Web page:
by Risa Green
I saw Waiting for Superman over the weekend, which, if you don’t know, is a documentary about the deplorable state of public schools in America. Aside from telling us what we already know – that many public schools in America are in a deplorable state – the filmmakers do a great job of explaining why they’re that way, and how they got that way.
What surprised me the most is that it’s not about a lack of funds. There’s actually a lot of money out there for public education. The problem, they tell us, is a lack of good teachers, and unions that care more about protecting their members than they do about educating kids. What it requires – and what it costs – to fire a teacher is, frankly, obscene. In New York, teachers who have behaved criminally in the classroom – criminally, as in sexually abusing students – get paid their full salary and benefits to sit in a room and read magazines while they wait for a hearing, which on average can take three years to happen. Oh, and by the way, at a cost of a hundred million dollars a year. And that’s just for the teachers who are criminals. The ones who just suck get to keep on teaching, because the teachers unions have negotiated contracts that make it nearly impossible to get rid of them.
Now, let me say this: my mother was a public school teacher and a member of the NEA, and she participated in her fair share of strikes and picket lines. She also worked for some horrible principals who wouldn’t have hesitated to fire anyone who disagreed with them, and the only reason she was ever able to go over their heads and make complaints to the superintendant was because she was protected by her union contract. So I get it. There are a lot of politics in public schools, and teachers do need protection if they find themselves on the wrong side of a principal with an agenda. But at the same time, they shouldn’t be bulletproof. There needs to be a middle ground that allows for principals to get rid of fundamentally bad teachers. There needs to be a reworking of the tenure system in American public schools. It’s a big, hot button issue that a lot of states are struggling with right now, especially with midterm elections coming up. Nobody wants to piss off the teachers unions in an election year. But if you see this movie, you’ll realize that we have no other choice.
What is brilliant about Waiting for Superman is that they don’t make it abstract. They introduce you to five students and their families, all of whom attend underperforming schools, all of whom are desperate to get out of them. (There’s even one suburban student who goes to what’s considered a good public school, except that half the kids who graduate need to take remedial courses in college before they’re allowed to move to on to regular ones). These are good, motivated, smart kids who were born into crappy circumstances, and your heart breaks for their parents and grandparents who just want better for them, no matter what it takes. The filmmakers then show us the beacons of hope: public, neighborhood charter schools with caring, dynamic teachers and systems in place to make sure that nobody falls through the cracks, as well as the test scores and the college placements to back it all up. The only problem is, there aren’t enough spots for all of the kids who want to go to them.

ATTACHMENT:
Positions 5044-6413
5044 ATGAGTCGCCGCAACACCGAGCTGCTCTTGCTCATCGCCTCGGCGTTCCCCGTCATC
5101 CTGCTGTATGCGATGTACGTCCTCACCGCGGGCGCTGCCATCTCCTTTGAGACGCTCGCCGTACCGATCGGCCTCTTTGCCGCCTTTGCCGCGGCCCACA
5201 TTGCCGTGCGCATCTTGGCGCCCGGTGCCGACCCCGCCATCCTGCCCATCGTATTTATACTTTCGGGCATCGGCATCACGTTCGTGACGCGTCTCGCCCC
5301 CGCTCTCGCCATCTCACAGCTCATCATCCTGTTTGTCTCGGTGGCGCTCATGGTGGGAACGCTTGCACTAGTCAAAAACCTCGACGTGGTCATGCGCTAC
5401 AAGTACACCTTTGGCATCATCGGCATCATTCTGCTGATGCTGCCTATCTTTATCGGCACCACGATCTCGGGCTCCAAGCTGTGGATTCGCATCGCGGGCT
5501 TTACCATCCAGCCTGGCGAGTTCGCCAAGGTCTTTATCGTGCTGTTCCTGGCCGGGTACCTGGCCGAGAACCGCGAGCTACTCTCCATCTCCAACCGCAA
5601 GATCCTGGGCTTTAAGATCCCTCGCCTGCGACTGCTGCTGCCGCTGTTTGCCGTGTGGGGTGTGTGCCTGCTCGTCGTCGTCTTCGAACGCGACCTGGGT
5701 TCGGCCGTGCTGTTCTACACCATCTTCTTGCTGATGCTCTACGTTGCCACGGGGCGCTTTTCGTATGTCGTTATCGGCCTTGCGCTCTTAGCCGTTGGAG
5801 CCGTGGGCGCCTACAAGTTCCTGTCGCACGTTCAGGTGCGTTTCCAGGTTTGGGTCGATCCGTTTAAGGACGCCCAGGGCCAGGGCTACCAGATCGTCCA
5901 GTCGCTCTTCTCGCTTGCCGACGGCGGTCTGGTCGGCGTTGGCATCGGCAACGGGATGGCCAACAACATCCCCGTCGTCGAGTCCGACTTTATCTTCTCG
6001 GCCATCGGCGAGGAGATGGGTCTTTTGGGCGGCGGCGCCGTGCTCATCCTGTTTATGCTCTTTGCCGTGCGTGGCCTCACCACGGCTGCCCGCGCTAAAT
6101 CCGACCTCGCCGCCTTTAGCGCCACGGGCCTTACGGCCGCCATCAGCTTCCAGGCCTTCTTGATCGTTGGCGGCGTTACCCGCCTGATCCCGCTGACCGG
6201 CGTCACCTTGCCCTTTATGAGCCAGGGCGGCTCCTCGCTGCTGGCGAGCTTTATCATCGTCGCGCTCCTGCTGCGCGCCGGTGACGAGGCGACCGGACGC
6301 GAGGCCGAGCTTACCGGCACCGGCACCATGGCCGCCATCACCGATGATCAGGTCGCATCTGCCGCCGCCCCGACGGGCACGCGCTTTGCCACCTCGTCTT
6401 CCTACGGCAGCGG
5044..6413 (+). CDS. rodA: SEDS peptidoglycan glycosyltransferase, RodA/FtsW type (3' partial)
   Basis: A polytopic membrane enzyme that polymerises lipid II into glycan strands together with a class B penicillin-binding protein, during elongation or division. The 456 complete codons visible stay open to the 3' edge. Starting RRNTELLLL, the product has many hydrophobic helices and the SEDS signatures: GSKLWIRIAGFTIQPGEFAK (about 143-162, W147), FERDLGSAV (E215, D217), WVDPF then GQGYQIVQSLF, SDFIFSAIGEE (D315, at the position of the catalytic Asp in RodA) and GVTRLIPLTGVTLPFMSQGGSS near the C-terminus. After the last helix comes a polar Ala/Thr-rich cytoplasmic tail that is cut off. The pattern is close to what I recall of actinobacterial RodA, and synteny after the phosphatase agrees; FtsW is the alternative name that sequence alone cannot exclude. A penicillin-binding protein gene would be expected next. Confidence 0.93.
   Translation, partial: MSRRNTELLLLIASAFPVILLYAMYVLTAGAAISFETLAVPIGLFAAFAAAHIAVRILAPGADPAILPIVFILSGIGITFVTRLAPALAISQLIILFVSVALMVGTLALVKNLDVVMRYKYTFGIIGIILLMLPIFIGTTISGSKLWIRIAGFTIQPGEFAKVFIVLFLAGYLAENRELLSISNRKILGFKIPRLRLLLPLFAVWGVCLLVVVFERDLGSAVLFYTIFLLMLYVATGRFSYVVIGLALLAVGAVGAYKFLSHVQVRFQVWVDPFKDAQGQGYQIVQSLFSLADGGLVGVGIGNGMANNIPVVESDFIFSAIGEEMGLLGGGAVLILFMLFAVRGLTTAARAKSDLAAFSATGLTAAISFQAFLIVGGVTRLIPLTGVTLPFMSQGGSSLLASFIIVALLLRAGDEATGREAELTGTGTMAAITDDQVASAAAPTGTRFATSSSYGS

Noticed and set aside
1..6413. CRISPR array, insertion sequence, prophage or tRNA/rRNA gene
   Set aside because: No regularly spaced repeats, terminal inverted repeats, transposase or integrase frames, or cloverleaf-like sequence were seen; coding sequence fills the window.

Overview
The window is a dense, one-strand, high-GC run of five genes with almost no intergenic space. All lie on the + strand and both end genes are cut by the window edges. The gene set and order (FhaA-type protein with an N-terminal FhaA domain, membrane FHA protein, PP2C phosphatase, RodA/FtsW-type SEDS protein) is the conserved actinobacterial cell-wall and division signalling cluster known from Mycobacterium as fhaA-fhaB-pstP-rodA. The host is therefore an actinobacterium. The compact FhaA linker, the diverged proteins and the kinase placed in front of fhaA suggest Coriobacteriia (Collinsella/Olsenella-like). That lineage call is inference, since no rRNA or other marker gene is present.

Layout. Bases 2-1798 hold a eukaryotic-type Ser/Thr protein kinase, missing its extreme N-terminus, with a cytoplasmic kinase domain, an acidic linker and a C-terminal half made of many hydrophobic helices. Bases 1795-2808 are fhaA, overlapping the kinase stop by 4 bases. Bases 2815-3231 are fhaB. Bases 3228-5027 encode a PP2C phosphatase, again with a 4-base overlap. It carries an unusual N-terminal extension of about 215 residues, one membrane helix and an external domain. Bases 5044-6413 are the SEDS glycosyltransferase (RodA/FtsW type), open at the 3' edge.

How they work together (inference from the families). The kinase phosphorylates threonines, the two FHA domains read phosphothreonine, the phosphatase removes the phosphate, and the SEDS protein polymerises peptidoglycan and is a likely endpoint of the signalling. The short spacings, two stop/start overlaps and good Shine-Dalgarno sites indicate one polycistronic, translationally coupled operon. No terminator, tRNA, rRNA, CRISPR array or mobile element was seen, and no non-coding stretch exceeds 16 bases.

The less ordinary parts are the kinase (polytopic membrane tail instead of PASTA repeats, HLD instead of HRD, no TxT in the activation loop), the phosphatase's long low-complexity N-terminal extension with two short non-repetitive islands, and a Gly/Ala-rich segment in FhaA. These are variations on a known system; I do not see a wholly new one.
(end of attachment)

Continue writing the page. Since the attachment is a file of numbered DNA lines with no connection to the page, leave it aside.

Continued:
So you watch as these five smart, motivated kids sit in five different auditoriums around the country, their little fingers crossed for good luck, clutching the random number they’ve been given as if it holds the key to their freedom, which, of course, it does. You watch as the principals of these great schools pick balls out of a metal cage and begin calling out the numbers of the lucky ones who will get a quality education and therefore a better life, and you watch the tears of the unlucky ones who will be sent back to schools where teachers put their feet up on the desk and read the newspaper because they’re getting paid whether the kids learn or not. And you cry, because it’s so sad, and because it’s so frustrating and outrageous that in the United States of America, this is the best we can do for our children.
As a citizen, I’m disgusted. As a parent, I’m offended. But what can anyone do? Well, at the end of the movie they tell you what you can do. You can text the word “Possible” to 77177. You can write to your state and local representatives, demanding that they do better. You can find out who is running for school superintendant, and next week, you can vote for the candidate who is more likely to stand up to the unions and make a change. You can even sign up to become a tutor to students who go to failing schools in your area. You can see the movie. And you can go to www.waitingforsuperman.com  to find out more.
Elsewhere on Mommy Tracked: Meredith O'Brien on Waiting for Superman